Schneider says she recently heard of a psychiatric patient who, while boarded in a hospital emergency room waiting for a transfer, "drank hand sanitizer that was on the wall."
Ideally, hospital emergency rooms would have appropriately staffed holding areas for psychiatric patients, or could transfer them to special psychiatric facilities, says Schneider, an emergency physician at Strong Memorial Hospital in Rochester, NY.
Among the survey's other findings:
- Two thirds of ED administrators responding to the survey believe health reform will cause patient volume in their EDs to increase, not decrease, because more newly insured patients will be unable to access primary care and specialty services. About 17% said they thought it would remain the same, and 5% said they thought it would decrease.
- Orthopedic surgeons and neurosurgeons were said to be the specialists in shortest supply for emergency department call, followed by neurologists, cardiologists, general surgeons, otolaryngologists and cardiovascular surgeons.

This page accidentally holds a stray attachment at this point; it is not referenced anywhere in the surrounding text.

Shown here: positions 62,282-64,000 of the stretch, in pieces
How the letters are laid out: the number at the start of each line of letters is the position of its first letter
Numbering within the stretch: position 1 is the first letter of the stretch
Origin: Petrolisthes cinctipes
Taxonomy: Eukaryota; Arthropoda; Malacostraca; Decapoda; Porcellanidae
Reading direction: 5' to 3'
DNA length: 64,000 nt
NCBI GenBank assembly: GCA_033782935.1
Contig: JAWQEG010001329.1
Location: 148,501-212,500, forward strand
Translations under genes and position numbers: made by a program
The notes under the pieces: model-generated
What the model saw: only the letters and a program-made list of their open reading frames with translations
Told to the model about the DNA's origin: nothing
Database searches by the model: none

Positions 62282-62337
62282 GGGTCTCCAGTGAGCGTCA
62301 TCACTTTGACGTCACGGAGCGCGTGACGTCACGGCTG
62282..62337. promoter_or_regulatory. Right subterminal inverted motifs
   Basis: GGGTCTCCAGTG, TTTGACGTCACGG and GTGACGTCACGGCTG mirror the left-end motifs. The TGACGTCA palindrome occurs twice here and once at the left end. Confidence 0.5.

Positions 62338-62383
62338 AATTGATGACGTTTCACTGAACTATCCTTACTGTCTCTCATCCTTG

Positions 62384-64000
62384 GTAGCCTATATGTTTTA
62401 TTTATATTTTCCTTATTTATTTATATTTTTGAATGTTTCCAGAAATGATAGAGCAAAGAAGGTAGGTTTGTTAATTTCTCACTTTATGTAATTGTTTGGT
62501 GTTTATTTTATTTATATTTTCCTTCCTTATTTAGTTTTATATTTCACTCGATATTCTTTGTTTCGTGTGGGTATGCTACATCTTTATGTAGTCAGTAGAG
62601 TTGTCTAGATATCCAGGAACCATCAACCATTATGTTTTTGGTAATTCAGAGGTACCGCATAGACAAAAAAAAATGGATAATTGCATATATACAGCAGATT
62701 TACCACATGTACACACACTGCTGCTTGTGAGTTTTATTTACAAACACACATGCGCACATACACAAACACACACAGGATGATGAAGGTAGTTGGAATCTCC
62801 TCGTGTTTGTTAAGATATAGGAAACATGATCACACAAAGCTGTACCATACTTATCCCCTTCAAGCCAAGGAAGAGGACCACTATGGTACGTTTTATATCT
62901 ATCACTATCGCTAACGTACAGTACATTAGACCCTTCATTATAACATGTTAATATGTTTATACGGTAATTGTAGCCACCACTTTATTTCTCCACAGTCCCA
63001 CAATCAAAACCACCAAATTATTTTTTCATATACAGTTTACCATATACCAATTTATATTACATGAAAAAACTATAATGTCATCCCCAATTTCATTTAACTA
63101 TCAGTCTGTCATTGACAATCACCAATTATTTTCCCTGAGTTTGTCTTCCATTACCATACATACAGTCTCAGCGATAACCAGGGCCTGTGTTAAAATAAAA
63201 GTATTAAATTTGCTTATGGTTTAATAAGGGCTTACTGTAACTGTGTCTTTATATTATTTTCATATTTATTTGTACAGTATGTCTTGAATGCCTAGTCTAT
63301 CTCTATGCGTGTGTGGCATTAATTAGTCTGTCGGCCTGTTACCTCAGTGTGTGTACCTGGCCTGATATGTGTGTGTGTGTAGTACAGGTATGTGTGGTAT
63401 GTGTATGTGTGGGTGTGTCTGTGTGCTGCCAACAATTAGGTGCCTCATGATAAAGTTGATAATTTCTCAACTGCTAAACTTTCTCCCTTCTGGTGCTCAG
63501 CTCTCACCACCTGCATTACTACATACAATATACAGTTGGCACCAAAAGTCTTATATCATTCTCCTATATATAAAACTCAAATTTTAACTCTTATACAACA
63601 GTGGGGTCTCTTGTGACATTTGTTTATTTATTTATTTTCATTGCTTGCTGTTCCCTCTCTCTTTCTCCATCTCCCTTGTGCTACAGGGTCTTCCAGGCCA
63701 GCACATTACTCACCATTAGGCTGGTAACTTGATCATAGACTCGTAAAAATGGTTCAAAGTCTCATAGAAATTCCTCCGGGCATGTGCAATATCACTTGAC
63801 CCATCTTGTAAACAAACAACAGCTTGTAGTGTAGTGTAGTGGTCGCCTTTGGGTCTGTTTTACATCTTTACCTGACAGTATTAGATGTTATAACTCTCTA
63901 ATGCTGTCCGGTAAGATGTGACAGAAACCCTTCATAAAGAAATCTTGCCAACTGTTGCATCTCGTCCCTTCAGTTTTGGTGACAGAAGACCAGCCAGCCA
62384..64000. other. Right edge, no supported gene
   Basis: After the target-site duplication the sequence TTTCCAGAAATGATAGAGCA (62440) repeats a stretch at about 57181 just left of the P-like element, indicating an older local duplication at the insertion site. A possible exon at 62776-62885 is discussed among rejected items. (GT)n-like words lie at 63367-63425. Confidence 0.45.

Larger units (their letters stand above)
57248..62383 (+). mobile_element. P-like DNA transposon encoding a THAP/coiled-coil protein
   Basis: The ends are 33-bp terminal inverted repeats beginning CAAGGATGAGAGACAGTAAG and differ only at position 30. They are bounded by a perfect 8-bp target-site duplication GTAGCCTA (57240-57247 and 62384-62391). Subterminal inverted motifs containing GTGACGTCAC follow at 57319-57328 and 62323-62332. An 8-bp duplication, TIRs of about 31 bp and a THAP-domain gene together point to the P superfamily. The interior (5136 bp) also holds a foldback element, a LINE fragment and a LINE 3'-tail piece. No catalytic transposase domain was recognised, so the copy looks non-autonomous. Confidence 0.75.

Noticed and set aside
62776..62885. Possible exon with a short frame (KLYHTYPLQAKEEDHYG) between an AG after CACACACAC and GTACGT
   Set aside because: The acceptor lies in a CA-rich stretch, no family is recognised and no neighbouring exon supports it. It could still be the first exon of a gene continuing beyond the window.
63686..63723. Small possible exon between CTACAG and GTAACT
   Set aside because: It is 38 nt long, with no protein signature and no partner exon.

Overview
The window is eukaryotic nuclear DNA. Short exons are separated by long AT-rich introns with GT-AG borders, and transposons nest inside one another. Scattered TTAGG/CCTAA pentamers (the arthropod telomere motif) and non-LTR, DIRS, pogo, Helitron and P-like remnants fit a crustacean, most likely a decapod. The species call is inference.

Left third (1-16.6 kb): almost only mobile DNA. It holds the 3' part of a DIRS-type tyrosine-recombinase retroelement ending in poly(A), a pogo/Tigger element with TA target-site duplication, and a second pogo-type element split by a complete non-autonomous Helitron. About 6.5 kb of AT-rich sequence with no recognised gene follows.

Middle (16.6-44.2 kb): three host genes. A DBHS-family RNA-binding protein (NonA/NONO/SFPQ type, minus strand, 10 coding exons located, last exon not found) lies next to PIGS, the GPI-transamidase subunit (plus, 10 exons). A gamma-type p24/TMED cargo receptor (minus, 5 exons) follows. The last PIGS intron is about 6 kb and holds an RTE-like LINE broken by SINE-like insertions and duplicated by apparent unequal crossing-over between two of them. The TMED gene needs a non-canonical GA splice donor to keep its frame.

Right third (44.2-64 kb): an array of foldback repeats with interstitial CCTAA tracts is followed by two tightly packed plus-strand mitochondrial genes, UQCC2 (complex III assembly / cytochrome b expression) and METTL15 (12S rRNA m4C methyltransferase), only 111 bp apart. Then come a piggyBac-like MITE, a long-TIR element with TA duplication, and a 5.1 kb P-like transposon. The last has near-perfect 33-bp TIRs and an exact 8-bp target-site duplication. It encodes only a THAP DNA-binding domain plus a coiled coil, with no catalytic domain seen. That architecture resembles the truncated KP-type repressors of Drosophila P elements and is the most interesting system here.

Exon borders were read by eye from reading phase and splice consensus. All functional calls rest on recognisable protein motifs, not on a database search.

- While 73% of ED administrators responding to the survey said their hospital had invested in electronic medical records in the ED, 56% said that to date, the investment has not been worth the cost. However, 76% said that eventually, the investment would justify the cost.
Of the 603 ED administrators who responded to this survey, 36% said their hospitals had fewer than 51 beds and 28% said they had 201 beds or greater. Responses came from 47 states, but the largest percentage of respondents, 11%, came from Texas.
Of those responding, 59% said between 11% and 30% of their hospital's ED patients are uninsured.
Cheryl Clark is senior quality editor and California correspondent for HealthLeaders Media. She is a member of the Association of Health Care Journalists.